Linear or Nonlinear Differential Equation?

  • #1

Homework Statement



Is this differential equation linear or nonlinear? Assume that y' means dy/dx.

Homework Equations



1. Homework Statement [/b]

Is this differential equation linear or nonlinear? Assume that y' means dy/dx.

Homework Equations



[itex]\sqrt{xy'+2x2}[/itex]=5

The Attempt at a Solution



It seems to me that squaring both sides and subtracting 2x2 from both sides renders a linear equation:

xy' + 2x2=25.

xy' = 25 - 2x2

This is of the form

an(x)y(n) + an-1(x)y(n-1) + ... a0(x)y=g(x)

if you take a0 = 0... isn't it?

The problem is that my professor says otherwise; namely, that it is a nonlinear DE.

Where am I making my mistake?

Thanks.

Homework Statement





Homework Equations





The Attempt at a Solution

 

Answers and Replies

  • #2
Bacle2
Science Advisor
1,089
10
The way I know it, in order to decide if the operator is linear,you express it (the

differential operator) in the form f(y) and then see if f is linear in that sense, i.e.,

if h is another function, is f(y+h)=f(y)+f(h) ,is f(cy)=cf(y).
 
  • #3
SammyS
Staff Emeritus
Science Advisor
Homework Helper
Gold Member
11,361
1,028
WolframAlpha characterizes it as a first-order linear ordinary differential equation.
 
  • #4
Where on Wolfram Alpha are you able to find something that tells you whether a DE is linear or nonlinear?
 
  • #5
LCKurtz
Science Advisor
Homework Helper
Insights Author
Gold Member
9,557
767
I don't think you will find unanimity on this question. Some sources say a linear DE is one that has the form ##a_n(x)y^{(n)} + a_{n-1}(x)y^{(n-1)} + ... a_0(x)y=g(x)## while others any DE that can be put in that form is linear. It depends on the definition your professor gave.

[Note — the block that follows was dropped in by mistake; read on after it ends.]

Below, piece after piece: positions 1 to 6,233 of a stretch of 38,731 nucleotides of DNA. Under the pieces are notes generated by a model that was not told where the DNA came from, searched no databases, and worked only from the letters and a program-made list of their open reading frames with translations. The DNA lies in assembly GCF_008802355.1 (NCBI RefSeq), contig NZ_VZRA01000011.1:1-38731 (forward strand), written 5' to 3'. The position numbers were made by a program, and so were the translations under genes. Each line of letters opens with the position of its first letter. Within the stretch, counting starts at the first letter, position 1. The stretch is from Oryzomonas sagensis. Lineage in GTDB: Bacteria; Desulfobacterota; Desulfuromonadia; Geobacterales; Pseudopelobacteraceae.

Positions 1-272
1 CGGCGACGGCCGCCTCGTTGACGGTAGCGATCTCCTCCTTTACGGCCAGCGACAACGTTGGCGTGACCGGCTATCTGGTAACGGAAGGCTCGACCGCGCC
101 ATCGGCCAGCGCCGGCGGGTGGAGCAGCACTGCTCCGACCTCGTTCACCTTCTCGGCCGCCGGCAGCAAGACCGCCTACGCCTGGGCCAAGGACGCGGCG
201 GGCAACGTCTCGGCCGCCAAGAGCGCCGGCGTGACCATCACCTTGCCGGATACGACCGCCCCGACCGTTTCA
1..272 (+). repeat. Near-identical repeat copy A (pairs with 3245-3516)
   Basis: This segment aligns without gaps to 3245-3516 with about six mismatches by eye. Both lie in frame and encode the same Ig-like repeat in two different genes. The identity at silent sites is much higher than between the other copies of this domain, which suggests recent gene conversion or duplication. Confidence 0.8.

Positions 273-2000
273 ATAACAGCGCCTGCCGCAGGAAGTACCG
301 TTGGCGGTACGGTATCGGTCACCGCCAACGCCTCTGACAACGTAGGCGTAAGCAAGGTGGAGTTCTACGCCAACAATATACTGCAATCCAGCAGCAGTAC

• #6
Bacle2
Science Advisor
1,089
10
But I still believe the operator definition holds. This agrees with your definition, Mr

LCKurtz : yourform is linear on the function y.
 
  • #7
LCKurtz
Science Advisor
Homework Helper
Insights Author
Gold Member
9,557
767
I don't think you will find unanimity on this question. Some sources say a linear DE is one that has the form ##a_n(x)y^{(n)} + a_{n-1}(x)y^{(n-1)} + ... a_0(x)y=g(x)## while others any DE that can be put in that form is linear. It depends on the definition your professor gave.

But I still believe the operator definition holds. This agrees with your definition, Mr

LCKurtz : yourform is linear on the function y.

But the question was about this DE:

##\sqrt{xy'+2x^2}=5##

Certainly the left side is not linear in y' as it stands, although it can be put in the linear form by squaring.
 
  • #8
My professor gave the "can be put in linear form" definition; hence my confusion. Thank you guys for easing my mind.
 

Related Threads on Linear or Nonlinear Differential Equation?

Replies
14
Views
2K
Replies
22
Views
35K
Replies
10
Views
2K
Replies
8
Views
2K
Replies
0
Views
2K
Replies
3
Views
2K
Replies
6
Views
816
Replies
3
Views
5K
Replies
8
Views
2K
Replies
2
Views
2K
Top